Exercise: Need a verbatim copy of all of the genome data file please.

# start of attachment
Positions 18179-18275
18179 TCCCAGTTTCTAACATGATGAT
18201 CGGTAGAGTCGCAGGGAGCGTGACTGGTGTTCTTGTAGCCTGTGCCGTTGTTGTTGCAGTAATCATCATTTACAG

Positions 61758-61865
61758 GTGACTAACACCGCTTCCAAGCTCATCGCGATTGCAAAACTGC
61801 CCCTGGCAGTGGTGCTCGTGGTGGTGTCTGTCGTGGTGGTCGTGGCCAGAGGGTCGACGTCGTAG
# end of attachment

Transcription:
Positions 18179-18275
18179 TCCCAGTTTCTAACATGATGAT
18201 CGGTAGAGTCGCAGGGAGCGTGACTGGTGTTCTTGTAGCCTGTGCCGTTGTTGTTGCAGTAATCATCATTTACAG

Positions 61758-61865
61758 GTGACTAACACCGCTTCCAAGCTCATCGCGATTGCAAAACTGC
61801 CCCTGGCAGTGGTGCTCGTGGTGGTGTCTGTCGTGGTGGTCGTGGCCAGAGGGTCGACGTCGTAG